A few months ago, I wrote for this website about the growth of my family by adoption. It was eight months ago that my husband Alex and I traveled to China to bring home our son Henry. He was just two and the journey to meet and bring him home was amazing, exhausting, and unlike any other travel or any other time in our lives. The past eight months have been fun and tiring, happy and stressful— all wrapped in one.
To anticipate a question we have received a lot: Yes, people do adopt boys from China. Far more girls are given up in China, but some boys are, too. We told our adoption agency that we were open to a child of either gender, and we were told that we would be matched more quickly because of that. We also learned that far more families in our program—a program for children with correctable medical needs—asked for girls, so that families open to boys were very much needed.
We learned about our beautiful little boy just one year after we applied. He had a congenital heart condition (hole in the heart) and it was unclear if he needed surgery or not. Otherwise, he was in very good physical condition and thriving. We knew we would not have all of the answers until we brought him home and had him examined by a pediatric cardiologist.
Adoption is, in part, a leap of faith. It was for us anyway. But we were absolutely sure of a few things. We wanted to love and care for this child. We would get him the best medical care we could find. We would love him no matter what. You cannot predict the future for any child, but his condition seemed fixable.
One month after arriving home, we took Henry to see the cardiologist and we learned that he would need open heart surgery sooner rather than later. The doctor confirmed that he had a hole in his heart, but that his hole had nearly healed itself. He did have another problem, a mass of tissue known as sub-aortic membrane. If left alone this membrane would permanently damage his aortic valve.
While the situation was not an emergency, we were urged to wait only a few months. We wanted to let our boy adjust a bit more, enjoy the summer, and then the holidays. Henry is a warm, open, social boy. The adjustment and bonding has gone very, very well. But bonding and adjusting and trusting take time. We gave him time.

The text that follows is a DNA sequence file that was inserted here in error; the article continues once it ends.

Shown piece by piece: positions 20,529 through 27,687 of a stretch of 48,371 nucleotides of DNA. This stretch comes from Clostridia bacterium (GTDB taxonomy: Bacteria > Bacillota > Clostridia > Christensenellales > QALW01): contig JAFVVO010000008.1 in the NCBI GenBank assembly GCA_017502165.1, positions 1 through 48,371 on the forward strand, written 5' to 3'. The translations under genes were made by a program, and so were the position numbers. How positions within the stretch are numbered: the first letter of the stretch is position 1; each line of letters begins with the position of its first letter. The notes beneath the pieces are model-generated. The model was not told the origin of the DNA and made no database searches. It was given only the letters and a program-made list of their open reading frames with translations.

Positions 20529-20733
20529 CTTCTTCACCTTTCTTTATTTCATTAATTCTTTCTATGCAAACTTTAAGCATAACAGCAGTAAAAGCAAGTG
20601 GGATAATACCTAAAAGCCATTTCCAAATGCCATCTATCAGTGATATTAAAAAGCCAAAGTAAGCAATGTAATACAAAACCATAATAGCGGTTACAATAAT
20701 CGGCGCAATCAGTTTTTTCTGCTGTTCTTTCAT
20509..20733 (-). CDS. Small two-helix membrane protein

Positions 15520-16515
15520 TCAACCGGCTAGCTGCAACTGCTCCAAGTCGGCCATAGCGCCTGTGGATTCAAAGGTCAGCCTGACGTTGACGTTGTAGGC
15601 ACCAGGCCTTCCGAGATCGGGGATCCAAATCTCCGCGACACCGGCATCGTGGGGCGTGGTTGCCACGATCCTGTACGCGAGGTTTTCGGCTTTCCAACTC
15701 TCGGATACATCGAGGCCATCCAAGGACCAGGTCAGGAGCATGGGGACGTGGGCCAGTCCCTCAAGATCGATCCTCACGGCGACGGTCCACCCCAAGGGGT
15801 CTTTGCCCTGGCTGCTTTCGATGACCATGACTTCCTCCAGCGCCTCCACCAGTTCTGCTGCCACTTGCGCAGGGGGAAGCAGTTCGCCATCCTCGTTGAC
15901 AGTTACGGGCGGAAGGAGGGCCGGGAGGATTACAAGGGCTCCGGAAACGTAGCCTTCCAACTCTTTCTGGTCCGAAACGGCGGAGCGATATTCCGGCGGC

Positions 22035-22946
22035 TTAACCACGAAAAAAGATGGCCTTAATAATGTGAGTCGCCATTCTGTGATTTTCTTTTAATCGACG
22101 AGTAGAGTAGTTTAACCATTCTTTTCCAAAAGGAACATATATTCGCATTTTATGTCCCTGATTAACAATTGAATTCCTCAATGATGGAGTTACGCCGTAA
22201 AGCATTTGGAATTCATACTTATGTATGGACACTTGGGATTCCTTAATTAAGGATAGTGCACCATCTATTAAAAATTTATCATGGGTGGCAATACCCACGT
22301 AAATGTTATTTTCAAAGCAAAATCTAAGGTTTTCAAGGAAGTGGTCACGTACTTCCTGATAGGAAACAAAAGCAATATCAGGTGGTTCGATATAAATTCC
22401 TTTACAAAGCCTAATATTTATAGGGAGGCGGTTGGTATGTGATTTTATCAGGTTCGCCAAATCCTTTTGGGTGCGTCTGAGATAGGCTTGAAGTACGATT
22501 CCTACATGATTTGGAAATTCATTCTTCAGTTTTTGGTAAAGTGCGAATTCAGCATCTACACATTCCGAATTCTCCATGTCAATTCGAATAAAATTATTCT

So, we settled on January 6th for Henry’s surgery day. After the holidays were over, that day came toward us like a freight train. We arranged for family and friends to help care for our five-year-old son Owen, so that we could be at the hospital with Henry around the clock. We asked for prayers.
Many other parents understand the fear and worry of sending a child into a major surgery. I will never forget the moment we kissed Henry on the forehead and had to walk away, leaving him to his surgical team. The next few hours would be completely out of our control. Sometimes, you have to let go and just TRUST. That was one of those moments.
We were lucky to have a very caring chaplain by our side as we left Henry and returned to the family waiting area. We were grateful for the army of friends and family praying and supporting us. During our five days at Legacy Emanuel Children’s Hospital, where Henry received amazing care, we met many other families, many with critically ill children. And we counted our blessings.
While Henry will always need to have regular check-ups with his cardiologist, he is doing great and his surgery was a success. I learned a valuable lesson in going through a very stressful time: I couldn’t have done it alone, and I didn’t have to. For that and for the gift of this boy, I am grateful beyond words.
Erika Weisensee is a mom, a writer and a native Oregonian.
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